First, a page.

- Diverse histories that don’t only focus on our own tradition. As I described above, I have newly discovered my fascination with the polynesian stick charts, and I’ll go looking for more examples like this. With so many people living so close to the coast, there must be so much knowledge that I am not aware of! Like the old tsunami stones in Japan, warning people that anything closer to the sea is in danger of tsunamis, which were mostly forgotten for a long time.
- Role models! From different backgrounds and cultures for decolonialisation specifically, but also from different minority groups for diversity more generally. Off the top of my head, this reminds me of “OceanInsights — musings of a blind oceanographer“, a blog by blind sea-going oceanographer Amy Bower. And I’m embarassed to say that right now, I can’t really think of other good examples!
- Science as a global endeavour, not just happening in the ivory tower or by a lone genius. This comes down to for example how we speak about science, for example by giving out Nobel prices to mostly individuals and not the whole networks of people without whom the research would not have been possible.
- Ethical considerations. Who benefits from our research? Why do we investigate certain questions and not others? These questions are asked by far too little (at least by me — I usually go for what I find most interesting at any given moment).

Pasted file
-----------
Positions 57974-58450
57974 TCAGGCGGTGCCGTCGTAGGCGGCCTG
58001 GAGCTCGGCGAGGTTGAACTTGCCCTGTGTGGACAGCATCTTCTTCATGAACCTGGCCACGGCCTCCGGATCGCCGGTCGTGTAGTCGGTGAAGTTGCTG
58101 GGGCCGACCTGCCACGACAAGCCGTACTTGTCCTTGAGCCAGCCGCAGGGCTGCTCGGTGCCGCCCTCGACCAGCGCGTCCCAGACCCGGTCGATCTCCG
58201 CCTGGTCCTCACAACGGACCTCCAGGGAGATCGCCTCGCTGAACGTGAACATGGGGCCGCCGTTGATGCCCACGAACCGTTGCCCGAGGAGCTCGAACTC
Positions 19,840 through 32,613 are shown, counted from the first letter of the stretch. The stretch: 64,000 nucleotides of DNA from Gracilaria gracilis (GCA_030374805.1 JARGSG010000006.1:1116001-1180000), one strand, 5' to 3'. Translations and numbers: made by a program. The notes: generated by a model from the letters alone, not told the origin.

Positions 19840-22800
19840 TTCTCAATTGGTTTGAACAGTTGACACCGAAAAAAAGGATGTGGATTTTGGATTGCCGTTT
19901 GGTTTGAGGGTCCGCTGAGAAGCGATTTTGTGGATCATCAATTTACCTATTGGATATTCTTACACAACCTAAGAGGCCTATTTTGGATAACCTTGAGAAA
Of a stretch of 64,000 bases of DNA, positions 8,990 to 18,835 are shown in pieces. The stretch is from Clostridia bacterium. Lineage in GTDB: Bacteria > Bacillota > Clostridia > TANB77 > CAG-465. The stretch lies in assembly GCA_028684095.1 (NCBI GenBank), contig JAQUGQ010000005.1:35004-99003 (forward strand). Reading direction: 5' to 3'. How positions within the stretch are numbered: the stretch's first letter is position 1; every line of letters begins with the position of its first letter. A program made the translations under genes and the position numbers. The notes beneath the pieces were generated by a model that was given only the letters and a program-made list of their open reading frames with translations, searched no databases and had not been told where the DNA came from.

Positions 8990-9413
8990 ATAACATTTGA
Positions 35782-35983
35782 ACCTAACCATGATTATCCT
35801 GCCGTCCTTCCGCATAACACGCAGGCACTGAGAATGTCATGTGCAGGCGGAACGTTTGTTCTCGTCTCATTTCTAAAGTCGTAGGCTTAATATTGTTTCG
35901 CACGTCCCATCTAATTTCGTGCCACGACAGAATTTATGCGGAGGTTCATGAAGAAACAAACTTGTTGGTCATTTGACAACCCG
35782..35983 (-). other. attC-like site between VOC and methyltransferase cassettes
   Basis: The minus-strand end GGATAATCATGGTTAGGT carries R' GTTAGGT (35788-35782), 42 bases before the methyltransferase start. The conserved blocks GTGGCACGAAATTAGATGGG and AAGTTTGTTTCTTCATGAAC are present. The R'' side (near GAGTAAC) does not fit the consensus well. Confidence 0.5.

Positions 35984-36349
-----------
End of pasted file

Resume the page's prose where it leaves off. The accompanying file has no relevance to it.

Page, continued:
- Structures and hierarchies in science. How do they influence what we do, and do we really want that influence in that way? Important topic to discuss and tackle!
- Student voice and leadership. The authors found that the initiative to take on decolonisation of the curriculum came from the students, and I think that’s one reason I’ve been so interested in co-creating recently: Because students show us where we are (maybe even unknowingly) stuck in traditions, and inspire change. Of course, we can’t rely on students driving changes that we already know need to happen, but we should take their perspective into consideration to show us where our blindspots are.
So yep, these are my thoughts on that article, and now I need to figure out how to actually translate it into action. Which I am very inspired to do, so thank you, Dessent et al., for the great article!
Dessent, C. E., Dawood, R. A., Jones, L. C., Matharu, A. S., Smith, D. K., & Uleanya, K. O. (2021). Decolonizing the Undergraduate Chemistry Curriculum: An Account of How to Start. Journal of Chemical Education.